Yesterday I set up our Money Management and Behavior System for Children called Quarter Coaching and explained how it works. Today, I want to expound a little further on the quarters and provide you with a week long example.
When setting up this program I wanted to reward the children for contributing to the family and obedience all while teaching them how to tithe and budget wisely. I wanted something tangible but easy to keep track of.
After trying several different amounts of money, I chose $4.00. First it divided relatively easy with the percentages and left a quarter per day for the child to keep or lose. Second, $1.50 of spending money a week allowed the child enough money to purchase small items (a list will be shared on Thursday) or save for larger items.
For convenience reason and because each child has about the same contributions each day, I give each child the same amount each week. But shouldn’t the contributions increase with age? Yes, they should but because of Bubs’ disabilities and Little Man’s ADHD we have to do things differently in our family. The amount that you choose may very well differ from ours.
A close friend of mine uses tickets instead of quarters. Each ticket is worth approximately one penny. My niece (age 3 1/2) collects pennies. A penny is equivalent to $100 in her mind. The key is to pick something that is easy for you, age appropriate and tangible for your child.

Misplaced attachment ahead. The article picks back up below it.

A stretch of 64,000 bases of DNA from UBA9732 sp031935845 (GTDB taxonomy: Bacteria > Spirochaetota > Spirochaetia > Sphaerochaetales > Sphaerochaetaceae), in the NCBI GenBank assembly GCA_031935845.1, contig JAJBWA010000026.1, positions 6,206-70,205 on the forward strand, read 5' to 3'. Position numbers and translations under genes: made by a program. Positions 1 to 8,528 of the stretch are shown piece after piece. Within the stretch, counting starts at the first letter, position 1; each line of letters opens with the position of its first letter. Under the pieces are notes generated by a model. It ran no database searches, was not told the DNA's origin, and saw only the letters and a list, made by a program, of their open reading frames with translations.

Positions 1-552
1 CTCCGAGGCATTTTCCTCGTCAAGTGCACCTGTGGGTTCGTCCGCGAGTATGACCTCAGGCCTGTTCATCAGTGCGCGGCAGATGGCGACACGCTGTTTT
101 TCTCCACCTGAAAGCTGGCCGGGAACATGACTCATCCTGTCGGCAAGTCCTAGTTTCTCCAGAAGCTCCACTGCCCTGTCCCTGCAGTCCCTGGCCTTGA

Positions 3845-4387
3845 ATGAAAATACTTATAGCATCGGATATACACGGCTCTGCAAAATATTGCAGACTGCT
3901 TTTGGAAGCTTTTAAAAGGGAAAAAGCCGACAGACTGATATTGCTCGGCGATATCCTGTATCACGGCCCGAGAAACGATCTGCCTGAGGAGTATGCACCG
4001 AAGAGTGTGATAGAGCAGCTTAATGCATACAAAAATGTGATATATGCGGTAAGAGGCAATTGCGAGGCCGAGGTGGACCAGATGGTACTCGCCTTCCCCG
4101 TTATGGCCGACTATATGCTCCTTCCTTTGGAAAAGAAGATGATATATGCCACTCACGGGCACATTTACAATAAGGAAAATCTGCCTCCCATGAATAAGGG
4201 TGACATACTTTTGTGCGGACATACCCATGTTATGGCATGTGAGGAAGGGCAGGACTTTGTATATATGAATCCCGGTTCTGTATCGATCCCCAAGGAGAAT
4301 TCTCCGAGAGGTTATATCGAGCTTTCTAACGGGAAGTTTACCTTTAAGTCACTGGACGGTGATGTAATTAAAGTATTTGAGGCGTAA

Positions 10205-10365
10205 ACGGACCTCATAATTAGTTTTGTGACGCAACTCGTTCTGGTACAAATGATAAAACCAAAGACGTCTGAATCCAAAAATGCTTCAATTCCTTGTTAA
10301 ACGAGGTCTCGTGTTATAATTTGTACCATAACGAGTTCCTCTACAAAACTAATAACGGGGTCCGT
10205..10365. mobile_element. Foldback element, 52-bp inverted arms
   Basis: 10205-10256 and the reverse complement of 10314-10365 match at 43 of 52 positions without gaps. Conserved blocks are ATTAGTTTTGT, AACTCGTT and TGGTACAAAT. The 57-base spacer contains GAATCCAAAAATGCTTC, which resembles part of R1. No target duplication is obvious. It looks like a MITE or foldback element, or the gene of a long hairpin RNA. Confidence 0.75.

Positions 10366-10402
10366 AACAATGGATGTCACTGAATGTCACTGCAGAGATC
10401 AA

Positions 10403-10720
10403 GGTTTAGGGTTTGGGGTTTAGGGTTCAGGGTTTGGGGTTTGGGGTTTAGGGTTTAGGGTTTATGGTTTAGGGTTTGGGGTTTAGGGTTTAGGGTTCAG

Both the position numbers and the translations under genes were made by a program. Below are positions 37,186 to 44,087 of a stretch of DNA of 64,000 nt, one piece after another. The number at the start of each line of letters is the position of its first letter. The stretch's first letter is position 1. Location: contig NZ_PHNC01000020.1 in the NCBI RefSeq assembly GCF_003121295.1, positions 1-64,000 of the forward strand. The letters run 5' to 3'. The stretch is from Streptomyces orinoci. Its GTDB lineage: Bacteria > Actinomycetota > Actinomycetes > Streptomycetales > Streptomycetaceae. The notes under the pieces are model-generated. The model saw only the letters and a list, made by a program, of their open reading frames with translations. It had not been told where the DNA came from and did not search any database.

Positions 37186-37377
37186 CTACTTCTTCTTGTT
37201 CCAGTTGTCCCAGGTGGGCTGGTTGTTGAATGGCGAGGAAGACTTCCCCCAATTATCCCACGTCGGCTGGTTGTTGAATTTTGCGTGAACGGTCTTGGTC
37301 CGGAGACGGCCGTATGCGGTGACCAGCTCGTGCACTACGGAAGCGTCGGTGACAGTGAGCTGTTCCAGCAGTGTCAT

Another wonderful feature of the Quarter Coaching program is that I always know the consequence for little acts of disobedience – the loss of a quarter. I don’t have to rummage through my mental toolbox trying to come up with an idea. Secondly, my children know the consequence. Third is the natural consequence that occurs when the child wants to spend his money. He is once again reminded that his behavior has lasting consequences.
Because Little Man has the most turnover with quarters, I will use him as the example.
Sunday – Little Man received 50 center for tithing, $2 for savings, and six quarters for the week. He already has collected $2.00 in his spending drawer from prior weeks.
Monday – Little Man does his contributions (chores) but fails to come to me when called. He gives me one quarter.
Tuesday – He back talks his Daddy and loses a quarter.
Wednesday – He notices that the back porch is very dirty and sweeps it off without being told. He received an extra quarter.
Thursday – After being warned, Little Man uses an unloving tone with his brother and loses a quarter. He asks to play Charlie Church Mouse on the computer for 15 minutes. This costs him a quarter from his spending drawer.
Friday – After a rough morning, Little Man loses two quarters for an ungrateful heart at breakfast and not clearing off the table when finished.
Saturday – Little Man would like to purchase a kid’s meal at Chick-fil-a but only has $1.75 in his spending drawer and it costs $2 to upgrade his meal to a kid’s meal. He is reminded that he spent one quarter to play the computer.
Sunday – Little Man takes the remaining two quarters from his weekly container and moves them into his spending drawer. He is given another 50 cents for tithe, $2 for savings, and six quarters for the new week.
Remember that on Monday I will be answering your questions, so be sure to leave a comment!